Mindfulness tips for a calmer Christmas

To maximise peace this Christmas, mindfulness is just the tonic. Not only is it a powerful coping strategy in itself, allowing us to step back and feel less pushed about by our thoughts and feelings, but it also forms the foundation for self-care. The skill of mindfulness allows us to check in, observe our needs and take nourishing action – scheduling an early night when we notice fatigue, a prompt to reach out when we feel disconnected, nutritious food before we get starving ‘hangry’. This is proactive healthcare, giving us access to calm amidst the Christmas squeeze.

Mindfulness is being aware of what’s happening in the moment – our inner world of thoughts, feelings, memories and sensations, and what’s unfolding outside of us, coupled with acceptance – allowing it to be as it is. It’s not just about stress-busting: our mindfulness skills also help us recognise moments of peace and truly relish the good stuff!

Top 10 mindful tips to help you stay calm and in the moment over Christmas

1. See the light

Walking in the sunlight

With limited hours of daylight, set the intention to get a good dose of natural light in the morning to boost your circadian rhythms and promote better sleep. A simple walk around the block will do. Make the most of early nights by appreciating a sunset, and bring the light indoors with twinkling fairy lights or candles. Feel how it lifts your spirits.

2. Mindful hydration

Glass of water for mindful hydration

One of the greatest challenges to building any new habit is remembering to do it. Overcome this by piggybacking mindfulness to an existing habit. Every time you drink a tall glass of water, take a moment to observe your surroundings and compassionately check in with how you’re feeling. Give yourself permission to take restorative action, remembering that self-care is healthcare, and without our health, what do we have?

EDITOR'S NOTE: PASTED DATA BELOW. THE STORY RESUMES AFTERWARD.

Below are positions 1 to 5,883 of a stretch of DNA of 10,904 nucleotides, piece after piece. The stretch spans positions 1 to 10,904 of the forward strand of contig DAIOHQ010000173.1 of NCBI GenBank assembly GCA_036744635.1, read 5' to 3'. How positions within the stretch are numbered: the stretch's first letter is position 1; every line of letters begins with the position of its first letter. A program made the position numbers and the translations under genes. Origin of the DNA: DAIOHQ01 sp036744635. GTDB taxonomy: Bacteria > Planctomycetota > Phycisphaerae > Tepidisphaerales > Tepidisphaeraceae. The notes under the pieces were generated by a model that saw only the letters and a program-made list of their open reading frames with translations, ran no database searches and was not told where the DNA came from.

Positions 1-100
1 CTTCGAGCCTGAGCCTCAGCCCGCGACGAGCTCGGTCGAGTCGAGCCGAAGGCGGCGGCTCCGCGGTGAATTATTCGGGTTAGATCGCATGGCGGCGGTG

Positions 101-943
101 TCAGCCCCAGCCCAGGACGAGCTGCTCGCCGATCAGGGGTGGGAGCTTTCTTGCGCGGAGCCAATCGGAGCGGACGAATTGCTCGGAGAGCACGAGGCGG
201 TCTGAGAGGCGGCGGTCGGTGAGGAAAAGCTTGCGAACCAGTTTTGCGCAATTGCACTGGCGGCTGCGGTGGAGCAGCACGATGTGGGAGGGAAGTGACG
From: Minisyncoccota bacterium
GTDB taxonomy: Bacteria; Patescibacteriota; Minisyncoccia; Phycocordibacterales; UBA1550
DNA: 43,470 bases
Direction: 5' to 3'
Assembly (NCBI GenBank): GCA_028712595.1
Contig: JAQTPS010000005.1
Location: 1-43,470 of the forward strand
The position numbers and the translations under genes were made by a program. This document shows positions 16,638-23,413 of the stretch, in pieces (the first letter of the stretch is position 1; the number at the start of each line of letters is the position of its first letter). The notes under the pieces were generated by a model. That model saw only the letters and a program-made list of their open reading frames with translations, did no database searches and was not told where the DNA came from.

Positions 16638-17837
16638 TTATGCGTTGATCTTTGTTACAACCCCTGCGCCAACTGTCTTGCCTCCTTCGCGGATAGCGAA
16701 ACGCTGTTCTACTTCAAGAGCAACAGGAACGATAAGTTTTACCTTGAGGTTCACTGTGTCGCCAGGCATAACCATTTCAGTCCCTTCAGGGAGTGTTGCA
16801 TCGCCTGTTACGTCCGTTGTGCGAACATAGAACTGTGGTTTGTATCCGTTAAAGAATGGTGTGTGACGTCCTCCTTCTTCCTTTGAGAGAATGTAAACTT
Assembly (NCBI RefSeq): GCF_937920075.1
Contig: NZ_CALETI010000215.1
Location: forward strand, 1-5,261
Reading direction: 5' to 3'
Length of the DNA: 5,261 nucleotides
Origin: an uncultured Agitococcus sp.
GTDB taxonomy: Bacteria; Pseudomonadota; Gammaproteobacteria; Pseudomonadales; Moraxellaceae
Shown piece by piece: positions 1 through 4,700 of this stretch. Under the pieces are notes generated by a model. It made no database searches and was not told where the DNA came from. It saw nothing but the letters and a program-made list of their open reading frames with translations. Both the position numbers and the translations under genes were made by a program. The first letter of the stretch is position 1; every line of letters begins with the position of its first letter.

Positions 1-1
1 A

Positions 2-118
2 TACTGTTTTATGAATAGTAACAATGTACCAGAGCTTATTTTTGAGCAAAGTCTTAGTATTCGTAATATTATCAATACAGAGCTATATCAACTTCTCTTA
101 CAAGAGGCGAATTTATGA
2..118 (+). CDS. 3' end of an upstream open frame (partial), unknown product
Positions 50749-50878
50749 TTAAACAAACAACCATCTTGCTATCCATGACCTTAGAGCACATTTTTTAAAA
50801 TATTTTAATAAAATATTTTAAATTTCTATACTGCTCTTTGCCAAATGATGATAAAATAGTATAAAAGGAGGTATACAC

3. Nature walk

Walking in nature

Build your mindfulness muscles by taking a walk in nature’s beauty, and training your eyes to notice anything awe-inspiring. Enjoy the opportunity to unplug and feel the effortless receipt of energy this practice brings.

4. Music as mood alchemy

Music for mindfulness

Bring your full attention to music and notice how it can shift your mood. Classical or ambient to calm, carols to create a festive feel, pop to drop the day from your shoulders. Add a bit of movement with a kitchen karaoke or boogie session to burn off those mince pies.

5. Build a happy memory bank

journaling for mindfulness

Try journaling to capture the moment. Stick in happy snaps, cards, or reflections of moments of connection. A nourishing practice in itself, but something you can keep coming back to for repeated doses of joy.

6. Take the pressure down

deep breath for mindfulness

When inevitably tempers flare (permission to be human), use your breath to anchor you in calm. Breathe before you say anything – you have a choice in how you respond. Smooth out your breath to soothe your nervous system. Take a calm breath in through your nose, and a long, relaxed one out with a sigh. Repeat.

7. Turn to touch

nourishing touch for mindfulness